Is it too late to sign up for healthcare?
“To sum it up…”
- Open enrollment for 2017 does not end until January 31st
- Most states permit your coverage to begin the first day of the following month as long as you sign up for the policy no later than the 15th of the month
- If you miss the January 31st deadline, there is a special enrollment period that you may qualify based on certain life events
- Keep in mind that private insurance can be secured outside of the open enrollment period, so that is always an option as well
- States that do not subscribe to the health insurance marketplace do not generally have an open enrollment period
Plans Inside the Health Insurance Marketplace
When the Affordable Care Act (ACA) was first rolled out, there was some confusion as to when an individual could actually sign up for an insurance policy within the Marketplace. That was all solved with the establishment of an open enrollment period. The primary function of the ACA is to control healthcare costs across the board.
One of the ways that the drafters of the new policy believe that this can be accomplished is through locking people in a certain policy for a year, as opposed to permitting policies and companies to be switched multiple times during the same time period.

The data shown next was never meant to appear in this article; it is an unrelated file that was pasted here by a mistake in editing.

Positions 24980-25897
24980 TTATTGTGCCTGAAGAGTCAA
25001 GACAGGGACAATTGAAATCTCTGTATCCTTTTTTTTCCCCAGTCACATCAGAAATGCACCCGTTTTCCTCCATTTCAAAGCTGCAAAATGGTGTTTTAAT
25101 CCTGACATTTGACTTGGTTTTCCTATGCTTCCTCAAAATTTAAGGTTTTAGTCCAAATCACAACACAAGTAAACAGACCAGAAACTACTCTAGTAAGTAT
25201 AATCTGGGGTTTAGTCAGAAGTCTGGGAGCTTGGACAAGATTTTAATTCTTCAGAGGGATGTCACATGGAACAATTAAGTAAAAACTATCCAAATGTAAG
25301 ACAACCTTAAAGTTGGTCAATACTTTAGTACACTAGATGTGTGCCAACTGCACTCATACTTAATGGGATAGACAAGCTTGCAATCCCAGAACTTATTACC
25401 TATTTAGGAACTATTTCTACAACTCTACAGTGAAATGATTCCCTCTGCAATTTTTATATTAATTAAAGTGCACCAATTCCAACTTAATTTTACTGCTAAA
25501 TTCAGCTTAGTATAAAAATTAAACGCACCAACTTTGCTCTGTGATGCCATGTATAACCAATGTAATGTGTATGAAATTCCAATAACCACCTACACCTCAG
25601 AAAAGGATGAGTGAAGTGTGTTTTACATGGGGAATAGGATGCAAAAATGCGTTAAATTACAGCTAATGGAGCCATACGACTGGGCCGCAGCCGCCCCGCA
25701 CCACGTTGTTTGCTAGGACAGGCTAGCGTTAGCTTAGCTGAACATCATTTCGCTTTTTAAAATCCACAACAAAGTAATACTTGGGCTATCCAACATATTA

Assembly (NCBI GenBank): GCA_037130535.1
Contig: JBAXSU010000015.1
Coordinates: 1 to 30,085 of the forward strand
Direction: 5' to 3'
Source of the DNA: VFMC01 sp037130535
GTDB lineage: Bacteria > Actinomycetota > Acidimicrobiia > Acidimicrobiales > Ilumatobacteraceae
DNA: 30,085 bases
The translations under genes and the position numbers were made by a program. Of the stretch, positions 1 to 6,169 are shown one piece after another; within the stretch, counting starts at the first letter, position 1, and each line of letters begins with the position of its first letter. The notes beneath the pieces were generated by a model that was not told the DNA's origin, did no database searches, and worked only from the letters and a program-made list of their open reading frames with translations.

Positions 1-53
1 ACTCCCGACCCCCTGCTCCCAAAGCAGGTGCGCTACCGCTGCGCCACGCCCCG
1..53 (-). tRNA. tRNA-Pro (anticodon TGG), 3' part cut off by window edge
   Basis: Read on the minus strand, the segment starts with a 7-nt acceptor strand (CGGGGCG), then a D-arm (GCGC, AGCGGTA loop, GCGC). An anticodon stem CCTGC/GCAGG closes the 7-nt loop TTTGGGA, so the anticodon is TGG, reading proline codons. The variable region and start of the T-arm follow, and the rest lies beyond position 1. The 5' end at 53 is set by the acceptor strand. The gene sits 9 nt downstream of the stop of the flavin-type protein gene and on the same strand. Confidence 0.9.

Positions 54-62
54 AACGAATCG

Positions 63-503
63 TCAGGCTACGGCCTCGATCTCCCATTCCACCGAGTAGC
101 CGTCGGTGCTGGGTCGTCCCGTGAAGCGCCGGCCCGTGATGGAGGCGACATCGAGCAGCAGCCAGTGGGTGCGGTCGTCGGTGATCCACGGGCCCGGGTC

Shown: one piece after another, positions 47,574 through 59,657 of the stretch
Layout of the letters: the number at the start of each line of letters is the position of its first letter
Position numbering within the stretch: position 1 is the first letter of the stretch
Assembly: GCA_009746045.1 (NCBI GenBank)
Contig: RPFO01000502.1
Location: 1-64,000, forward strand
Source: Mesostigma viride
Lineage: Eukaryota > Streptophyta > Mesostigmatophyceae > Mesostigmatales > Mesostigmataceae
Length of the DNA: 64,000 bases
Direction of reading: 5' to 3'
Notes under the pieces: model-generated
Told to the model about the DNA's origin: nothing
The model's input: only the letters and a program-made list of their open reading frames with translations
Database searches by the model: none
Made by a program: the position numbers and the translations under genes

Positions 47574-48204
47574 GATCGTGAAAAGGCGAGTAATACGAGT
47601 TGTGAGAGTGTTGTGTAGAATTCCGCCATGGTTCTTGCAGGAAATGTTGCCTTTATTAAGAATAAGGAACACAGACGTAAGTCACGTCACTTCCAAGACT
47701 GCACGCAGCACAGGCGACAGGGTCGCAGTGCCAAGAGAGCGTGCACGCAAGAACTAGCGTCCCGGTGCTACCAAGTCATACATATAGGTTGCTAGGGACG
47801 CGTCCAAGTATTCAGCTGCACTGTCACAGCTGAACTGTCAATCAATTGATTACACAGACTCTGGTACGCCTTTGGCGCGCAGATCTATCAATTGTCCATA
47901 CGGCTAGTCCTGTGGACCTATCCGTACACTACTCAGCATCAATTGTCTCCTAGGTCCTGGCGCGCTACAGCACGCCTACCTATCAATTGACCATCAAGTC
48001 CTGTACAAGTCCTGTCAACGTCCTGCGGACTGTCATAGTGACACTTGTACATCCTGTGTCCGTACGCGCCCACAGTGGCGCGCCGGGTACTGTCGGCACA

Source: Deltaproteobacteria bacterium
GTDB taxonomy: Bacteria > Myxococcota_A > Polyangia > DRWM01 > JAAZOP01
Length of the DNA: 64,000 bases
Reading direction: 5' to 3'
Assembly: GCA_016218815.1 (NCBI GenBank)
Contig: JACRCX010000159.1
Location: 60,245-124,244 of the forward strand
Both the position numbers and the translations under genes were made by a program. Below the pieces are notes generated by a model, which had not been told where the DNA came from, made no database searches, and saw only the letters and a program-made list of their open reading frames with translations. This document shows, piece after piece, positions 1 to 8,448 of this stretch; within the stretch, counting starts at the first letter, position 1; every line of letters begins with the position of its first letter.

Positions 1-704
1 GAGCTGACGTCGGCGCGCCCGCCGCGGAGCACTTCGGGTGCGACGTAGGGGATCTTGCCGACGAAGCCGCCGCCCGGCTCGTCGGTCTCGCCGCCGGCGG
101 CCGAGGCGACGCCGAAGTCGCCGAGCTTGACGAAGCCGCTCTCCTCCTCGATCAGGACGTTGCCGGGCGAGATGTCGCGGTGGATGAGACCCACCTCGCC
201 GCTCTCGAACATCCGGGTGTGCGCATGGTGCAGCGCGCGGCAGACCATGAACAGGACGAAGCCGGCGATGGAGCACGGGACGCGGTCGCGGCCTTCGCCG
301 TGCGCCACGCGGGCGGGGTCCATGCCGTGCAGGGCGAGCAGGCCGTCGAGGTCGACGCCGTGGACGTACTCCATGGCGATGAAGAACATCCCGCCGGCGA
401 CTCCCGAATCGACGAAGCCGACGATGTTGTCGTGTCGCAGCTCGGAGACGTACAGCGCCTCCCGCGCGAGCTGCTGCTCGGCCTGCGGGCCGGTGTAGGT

The only time a person is now able to change providers within the Marketplace is during the open enrollment window.
The same is true for individuals without insurance that they decide they want to purchase a policy for themselves and any family members. If you do find that you need to switch providers, remember to compare available policies in your area in order to get the best possible coverage for you and your family.
The open enrollment period can change slightly from year to year, but it generally runs for about 3 months from the beginning of November until the end of January. Once the period is closed, individuals are not generally permitted to enroll in a health insurance plan offered in the Marketplace without first qualify for a special enrollment period. These dates are important to remember.
If you are not happy with your current plan and would like to change, you will want to do so within the open enrollment period in order to better streamline the process. If you miss the window, however, do not despair. There are still several options available to you in order to obtain insurance and avoid paying the tax fine levied on your personal income tax return for failure to do so.